PS:  How to be a heroine/hero: Set aside a buck (less than the cost of a cup of coffee or a glass of tea) and buy “More Than Friends,” a bundle of six novels offered by Crimson Romance on Amazon. For 99 cents, you can buy hours and hours of reading enjoyment for yourself, a BFF, or a grab-bag party gift. Check it out at… 

Sunday, October 16, 2016

2016 Mobile Literary Festival

cj Sez: I spent all yesterday at the Ben May … the main branch of the Mobile Public Library system … at the inaugural Mobile Literary Festival. A free event co-sponsored by the Library and the Mobile Writers Guild for authors and readers, and it came complete with well-known authors, dignitaries, and small publishers as well as offering author workshops and panels. 
Photo by Linda Busby Parker

Did I mention it was free? Now these are the kind of conference/literary events that should appeal to all authors wanting to build a fan base AND do some skill building at the same time. It was a one-day event that was close to home and free. (Love that sentence.)

T.K. Thorne Photo by Jodie Cain Smith
The first workshop of the morning was led by T.K. Thorne, an award-winning author who is both traditionally published and self-published. (Spotted in her audience, way back in the left far corner, is City of Mobile Mayor William “Sandy” Stimpson. Hmm, a memoir, perhaps?)

A workshop led by Carrie Dalby, our local Society of Children’s Book Writers and Illustrators liaison and the author of two YA novels, covered the things that differentiate books in all age levels—from baby books and picture books to young adult novels.

Angela Quarles, the 2016 RITA Award winner for Must Love Chainmail, led a “plotting 101” workshop, exploring the importance of plot in genre fiction and the three-act structure.

Prolific author Joyce Scarbrough took her workshop audience though “the nuances of creating characters in high definition 3D, no special glasses required” (ergo, no more cardboard characters).

Former Alabama Poet Laureate Dr. Sue Brannan Walker, herself a small-press publisher (Negative Capability Press), presented a brown bag lunch session called, “What’s new on the local scene.”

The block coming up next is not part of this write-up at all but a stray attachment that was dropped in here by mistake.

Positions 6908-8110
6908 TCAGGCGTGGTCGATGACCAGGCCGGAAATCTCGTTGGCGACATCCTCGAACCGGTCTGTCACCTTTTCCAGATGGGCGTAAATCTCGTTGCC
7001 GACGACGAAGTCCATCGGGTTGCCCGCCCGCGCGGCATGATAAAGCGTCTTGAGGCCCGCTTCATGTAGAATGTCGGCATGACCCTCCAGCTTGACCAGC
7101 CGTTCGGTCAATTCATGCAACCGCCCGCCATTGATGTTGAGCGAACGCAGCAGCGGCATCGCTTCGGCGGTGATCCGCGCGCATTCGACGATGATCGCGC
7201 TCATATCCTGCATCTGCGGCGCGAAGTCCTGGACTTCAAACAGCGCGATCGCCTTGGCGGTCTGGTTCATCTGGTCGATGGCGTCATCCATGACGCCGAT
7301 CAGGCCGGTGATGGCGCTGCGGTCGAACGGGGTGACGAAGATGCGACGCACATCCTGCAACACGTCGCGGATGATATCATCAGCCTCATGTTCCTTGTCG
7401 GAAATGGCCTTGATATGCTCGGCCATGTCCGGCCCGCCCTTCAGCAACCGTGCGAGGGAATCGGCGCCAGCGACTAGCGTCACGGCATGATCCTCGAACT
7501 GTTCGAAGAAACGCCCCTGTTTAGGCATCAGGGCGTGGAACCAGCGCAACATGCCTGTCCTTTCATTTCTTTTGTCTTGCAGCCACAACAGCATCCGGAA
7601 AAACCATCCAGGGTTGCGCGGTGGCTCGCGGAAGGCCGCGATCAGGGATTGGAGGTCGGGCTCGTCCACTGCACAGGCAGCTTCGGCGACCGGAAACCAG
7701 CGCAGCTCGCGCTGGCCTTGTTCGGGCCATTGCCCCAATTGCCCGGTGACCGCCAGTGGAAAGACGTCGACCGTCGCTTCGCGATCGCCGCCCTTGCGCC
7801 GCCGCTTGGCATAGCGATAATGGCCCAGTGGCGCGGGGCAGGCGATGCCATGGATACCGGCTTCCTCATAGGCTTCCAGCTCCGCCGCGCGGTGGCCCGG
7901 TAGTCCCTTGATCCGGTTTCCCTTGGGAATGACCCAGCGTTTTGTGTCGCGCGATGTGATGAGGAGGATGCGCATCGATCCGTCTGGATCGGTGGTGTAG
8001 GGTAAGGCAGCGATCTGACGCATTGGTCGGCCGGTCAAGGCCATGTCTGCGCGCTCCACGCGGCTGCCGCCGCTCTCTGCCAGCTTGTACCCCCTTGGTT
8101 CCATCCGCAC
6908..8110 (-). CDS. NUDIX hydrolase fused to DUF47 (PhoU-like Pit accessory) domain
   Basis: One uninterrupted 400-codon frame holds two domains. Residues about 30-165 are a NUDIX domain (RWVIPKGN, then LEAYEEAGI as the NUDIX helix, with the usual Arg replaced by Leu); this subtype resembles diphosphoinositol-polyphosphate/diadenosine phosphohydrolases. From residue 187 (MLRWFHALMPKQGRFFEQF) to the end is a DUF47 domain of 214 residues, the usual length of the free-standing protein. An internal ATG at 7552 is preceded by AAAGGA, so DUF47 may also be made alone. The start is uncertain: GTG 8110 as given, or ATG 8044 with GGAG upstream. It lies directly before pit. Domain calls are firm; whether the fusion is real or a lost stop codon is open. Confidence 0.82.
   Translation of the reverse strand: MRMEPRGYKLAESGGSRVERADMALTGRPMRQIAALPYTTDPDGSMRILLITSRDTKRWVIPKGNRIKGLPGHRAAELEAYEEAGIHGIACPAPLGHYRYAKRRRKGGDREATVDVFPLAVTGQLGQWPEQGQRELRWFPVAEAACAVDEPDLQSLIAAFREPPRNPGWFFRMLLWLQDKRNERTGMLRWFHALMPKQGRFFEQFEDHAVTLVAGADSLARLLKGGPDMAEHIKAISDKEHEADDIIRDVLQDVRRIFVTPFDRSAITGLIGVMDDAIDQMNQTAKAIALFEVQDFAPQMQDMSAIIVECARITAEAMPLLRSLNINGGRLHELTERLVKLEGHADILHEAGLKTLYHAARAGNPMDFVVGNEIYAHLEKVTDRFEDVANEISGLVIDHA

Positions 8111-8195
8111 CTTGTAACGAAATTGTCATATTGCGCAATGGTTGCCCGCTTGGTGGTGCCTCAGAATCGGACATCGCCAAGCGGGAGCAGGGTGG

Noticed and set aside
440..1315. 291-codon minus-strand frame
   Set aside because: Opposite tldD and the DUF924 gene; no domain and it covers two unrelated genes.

Thom Gossom, Jr. Photo by Jodie Cain Smith
Thom Gossom, Jr., professional actor (Fight Club, Jeepers Creepers2 and Miss Ever’s Boys), writer, and history-making Auburn athlete (a football walk-on who defied the odds by earning a scholarship, becoming a three-year starter, and the first Black athlete to graduate from Auburn University), gave the keynote address.

Conference coordinator and all-around whirlwind Jodie Cain Smith moderated the publishing industry discussion panel that included Mr. Gossom, Watt Key (author of Alabama Moon, Dirt Road Home, and coming in 2017, Hideout), Angela Quarles and local small press publishers Deer Hawk Publications and Excalibur Press.

Did I mention that all this was free? I know I did, but I wanted to say it again.

The idea behind this post is to remind authors that you don’t have to search far and wide for networking conferences and skill-building workshops that are offered at minimal or no cost. Take advantage of all the events offered at your local library and/or local writing group. Networking with other writers, whether in person or on-line, is as much a skill-building activity as a workshop might be.

Okay, you-all guys keep on keeping on, and I’ll try to do the same.

Be sure to stop by Wednesday for a guest post from author R. V. Reyes, discussing readers’ increasingly loud calls for more diverse characters in fiction writing.

PS:  It’s getting awfully close to some important gift-giving holidays. May I suggest, for 99 cents, a gift of six novels that will give hours of entertainment to your favorite romance reader: “More Than Friends,” available now until February 2017 for less than a buck. A great deal…and one that includes my novel, Choosing Carter!
Choosing Carter  -- Kindle  /  Nook  /  Kobo   /  iTunes/iBook
Deadly Star --  Kindle  / Nook  / Kobo